Key Questions: Are Investors Concerned Enough About the Coronavirus?
While we caution against concluding "all clear" in terms of heightened risk levels, being out of the market has risks, too.
Several weeks ago, shortly after news broke that a new and potentially lethal virus was on the rise, we wrote a personal account of our experience from an investment perspective during the SARS scare in 2003.
The primary message of this article centered on the notion that investors typically overestimate the impact that exogenous events have on financial markets. If an investor’s portfolio is diversified and properly aligned with short / intermediate liquidity needs and longer-term aspirations, often the best thing to do when such events first occur is very little. That’s because doing nothing affords an investor with an immensely important elixir from which to draw when uncertainty intensifies: the passage of time.
About the time we published our earlier article in late January, risk assets around the world were stumbling. Those regions closest to the epicenter of the virus were hurt the most, but all equity markets across the globe were falling on fears of a potentially weakened economic outlook. Here in the US, the S&P 500 Index briskly fell over 3%.
Since then, however, stocks recouped their losses and US equity indexes quickly climbed to new highs. This begs the question: Are investors sufficiently concerned about the coronavirus (now labeled COVID-19)? Said differently, have all related risks been fully priced into asset prices such that all bad news is now known and the worst is over?
In our view, we caution against concluding "all clear." Just a few days ago, a well-respected health scholar stated, "We are several weeks away from really knowing what we are dealing with here." The true economic impact of COVID-19, therefore, is still not yet fully knowable.
More specifically, because the virus may take up to 20 days for those who are infected to succumb to it or recover, it is simply too early to quantify the scope of this challenge. Furthermore, it is reported that only people with severe symptoms have been tested; those with milder symptoms have not. Finally, despite China’s vigorous efforts to contain the spreading of the disease, it remains to be determined if they will be successful. Another epidemiologist described the current condition as one where "the available data does not yet allow us to decisively reject the hypothesis of a global pandemic."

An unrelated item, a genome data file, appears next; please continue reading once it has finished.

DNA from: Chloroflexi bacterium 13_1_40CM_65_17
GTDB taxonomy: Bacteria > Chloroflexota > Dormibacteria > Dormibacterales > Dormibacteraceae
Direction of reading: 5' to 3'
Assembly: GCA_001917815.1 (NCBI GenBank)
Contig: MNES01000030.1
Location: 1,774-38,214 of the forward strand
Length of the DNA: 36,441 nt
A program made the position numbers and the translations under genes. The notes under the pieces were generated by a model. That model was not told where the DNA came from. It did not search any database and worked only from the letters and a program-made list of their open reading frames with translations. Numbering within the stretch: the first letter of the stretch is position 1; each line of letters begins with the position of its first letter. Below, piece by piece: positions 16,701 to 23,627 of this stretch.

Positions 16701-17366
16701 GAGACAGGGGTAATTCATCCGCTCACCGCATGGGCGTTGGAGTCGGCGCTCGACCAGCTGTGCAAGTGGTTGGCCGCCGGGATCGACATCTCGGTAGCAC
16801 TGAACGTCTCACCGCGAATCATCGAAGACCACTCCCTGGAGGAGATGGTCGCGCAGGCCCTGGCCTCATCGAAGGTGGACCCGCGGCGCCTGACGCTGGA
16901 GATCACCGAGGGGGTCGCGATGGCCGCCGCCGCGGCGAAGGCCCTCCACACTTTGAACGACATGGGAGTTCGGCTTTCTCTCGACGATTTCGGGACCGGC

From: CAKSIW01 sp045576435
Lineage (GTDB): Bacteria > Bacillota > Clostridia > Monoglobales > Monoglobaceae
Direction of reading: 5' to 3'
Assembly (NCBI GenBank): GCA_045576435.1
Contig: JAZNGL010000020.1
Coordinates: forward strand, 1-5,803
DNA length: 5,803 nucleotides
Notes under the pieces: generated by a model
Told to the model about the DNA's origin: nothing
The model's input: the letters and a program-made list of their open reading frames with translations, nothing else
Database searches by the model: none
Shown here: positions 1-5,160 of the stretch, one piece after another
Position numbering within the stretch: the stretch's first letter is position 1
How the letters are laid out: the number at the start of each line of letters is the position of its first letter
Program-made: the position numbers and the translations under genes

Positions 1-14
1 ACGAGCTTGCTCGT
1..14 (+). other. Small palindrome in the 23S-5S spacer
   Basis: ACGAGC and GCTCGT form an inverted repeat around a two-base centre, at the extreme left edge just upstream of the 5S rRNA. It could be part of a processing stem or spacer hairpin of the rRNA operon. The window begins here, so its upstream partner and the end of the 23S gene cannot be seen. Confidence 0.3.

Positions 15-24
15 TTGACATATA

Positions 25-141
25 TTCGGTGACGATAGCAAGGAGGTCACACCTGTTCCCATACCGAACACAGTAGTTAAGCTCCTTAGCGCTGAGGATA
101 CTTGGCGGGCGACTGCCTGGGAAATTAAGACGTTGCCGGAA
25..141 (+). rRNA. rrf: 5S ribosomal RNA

In sum, this is a very fluid situation with limited and incomplete information. Hopefully, China’s (and the world’s) containment efforts will prove effective as vaccine manufacturers race to a cure. Investors need to acknowledge that members of the infectious-disease community are on high alert.
Moreover, in pure economic terms, the COVID-19 virus is a two-edge sword with potentially knock-on effects related to weakened demand from Chinese consumers and disruptions in the global supply chain.
Regarding the latter, as of 2015 (the most recent time period on which such information was available), China accounted for nearly 30% of global exports. At a time when an increasing number of businesses are reliant on just-in-time inventory, idle Chinese factories could cause meaningful disruptions, putting pressure on companies’ profit margins. These pressures could materialize as early as next month.
Nonetheless, investors should recognize the presence of several strong countervailing elements that are supportive for stocks, forces that were strengthening immediately prior to COVID-19. Most notably, earnings growth was poised to reaccelerate in 2020 as trade tensions eased. Additionally, the Federal Reserve, on the heels of lowering interest rates three times in 2019, repeatedly affirmed that interest rates would remain low while it also enacted other measures to ensure ample liquidity was readily available. Even near-term growth prospects in Europe had begun to look stronger than they have in years.
To be sure, the COVID-19 virus adds an element of risk for being in the market. However, there are risks in terms of lost opportunity if investors are out of the market. Thus, we continue to believe that a balanced approach between stocks and bonds relative to one’s strategic asset allocation targets makes prudent sense until many of the "unknown-unknowns" become better understood.
For more information, please contact your Key Private Bank Advisor.